With the new data and record deforestation in Brazil, to be close to those who are in the field and maintaining an important research project is looking not only to the future, but also to the importance of the continuity of scientific research.
In May of this year, journalist Paulina Chamorro, accompanied by photographer André Dib, went to the Amazon to get to know one of the oldest natural conservation study programs in the world, the Biological Dynamics of Forest Fragments Project (BDFFP).
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Ideated by environmentalist, biologist, writer, and National Geographic explorer Thomas Lovejoy, considered the "godfather" of biodiversity, along with other researchers, the project, located in Manaus, at km 41, and 37 campsites and other fragmented areas, has resulted in more than 700 articles in scientific journals.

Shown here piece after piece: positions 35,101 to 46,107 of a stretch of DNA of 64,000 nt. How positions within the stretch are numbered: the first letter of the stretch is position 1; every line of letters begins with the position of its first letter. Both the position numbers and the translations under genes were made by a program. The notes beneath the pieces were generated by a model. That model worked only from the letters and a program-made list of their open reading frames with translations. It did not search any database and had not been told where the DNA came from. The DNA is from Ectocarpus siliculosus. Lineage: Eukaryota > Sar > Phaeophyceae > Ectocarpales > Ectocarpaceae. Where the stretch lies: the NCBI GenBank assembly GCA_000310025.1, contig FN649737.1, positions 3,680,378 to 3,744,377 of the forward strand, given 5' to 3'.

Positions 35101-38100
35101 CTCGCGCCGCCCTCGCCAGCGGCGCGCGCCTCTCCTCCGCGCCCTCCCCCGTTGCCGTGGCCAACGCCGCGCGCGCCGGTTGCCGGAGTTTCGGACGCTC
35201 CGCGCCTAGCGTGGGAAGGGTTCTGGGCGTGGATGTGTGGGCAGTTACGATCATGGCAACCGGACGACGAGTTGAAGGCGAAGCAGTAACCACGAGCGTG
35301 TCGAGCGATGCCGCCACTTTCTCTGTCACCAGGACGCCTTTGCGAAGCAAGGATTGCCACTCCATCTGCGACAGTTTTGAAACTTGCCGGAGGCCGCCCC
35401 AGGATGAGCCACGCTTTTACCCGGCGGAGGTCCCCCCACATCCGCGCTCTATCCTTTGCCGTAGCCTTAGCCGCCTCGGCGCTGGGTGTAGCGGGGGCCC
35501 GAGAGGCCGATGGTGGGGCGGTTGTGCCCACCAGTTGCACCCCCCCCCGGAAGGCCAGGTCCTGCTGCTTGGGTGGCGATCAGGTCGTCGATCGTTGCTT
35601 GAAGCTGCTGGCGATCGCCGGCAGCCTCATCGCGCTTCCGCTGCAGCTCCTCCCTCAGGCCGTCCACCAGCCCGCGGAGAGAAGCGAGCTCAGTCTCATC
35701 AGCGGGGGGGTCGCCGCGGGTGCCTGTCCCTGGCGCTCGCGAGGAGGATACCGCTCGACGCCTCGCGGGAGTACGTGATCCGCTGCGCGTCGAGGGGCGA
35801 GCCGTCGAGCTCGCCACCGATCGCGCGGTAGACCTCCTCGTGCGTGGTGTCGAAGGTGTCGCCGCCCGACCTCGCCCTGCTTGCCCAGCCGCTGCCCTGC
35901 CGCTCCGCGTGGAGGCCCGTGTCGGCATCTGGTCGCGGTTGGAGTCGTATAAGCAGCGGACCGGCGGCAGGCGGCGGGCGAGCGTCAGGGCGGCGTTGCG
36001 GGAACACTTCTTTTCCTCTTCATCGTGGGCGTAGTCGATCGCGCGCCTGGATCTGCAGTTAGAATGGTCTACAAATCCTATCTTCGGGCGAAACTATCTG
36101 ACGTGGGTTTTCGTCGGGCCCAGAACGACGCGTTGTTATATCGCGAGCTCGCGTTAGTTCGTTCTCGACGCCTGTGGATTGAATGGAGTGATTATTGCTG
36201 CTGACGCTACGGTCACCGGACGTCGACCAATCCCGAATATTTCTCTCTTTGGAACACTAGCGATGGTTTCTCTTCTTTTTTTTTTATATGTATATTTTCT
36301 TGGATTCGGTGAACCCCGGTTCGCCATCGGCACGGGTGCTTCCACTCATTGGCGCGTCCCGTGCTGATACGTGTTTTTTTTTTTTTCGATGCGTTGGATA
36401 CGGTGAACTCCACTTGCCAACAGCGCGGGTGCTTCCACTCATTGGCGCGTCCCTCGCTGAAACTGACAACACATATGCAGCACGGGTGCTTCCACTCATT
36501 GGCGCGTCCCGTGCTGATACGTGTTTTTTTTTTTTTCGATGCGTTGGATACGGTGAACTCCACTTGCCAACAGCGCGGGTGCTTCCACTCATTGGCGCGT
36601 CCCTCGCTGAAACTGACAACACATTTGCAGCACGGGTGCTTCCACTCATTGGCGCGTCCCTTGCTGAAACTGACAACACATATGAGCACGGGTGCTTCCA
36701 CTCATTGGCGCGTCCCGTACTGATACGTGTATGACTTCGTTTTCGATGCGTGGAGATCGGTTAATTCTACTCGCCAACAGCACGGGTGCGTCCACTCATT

Learn more about this incredible story, in this trip to the heart of the Lovejoy legacy. Access now episode 209 of the Vozes do Planeta Em Campo podcast, available on all audio streams.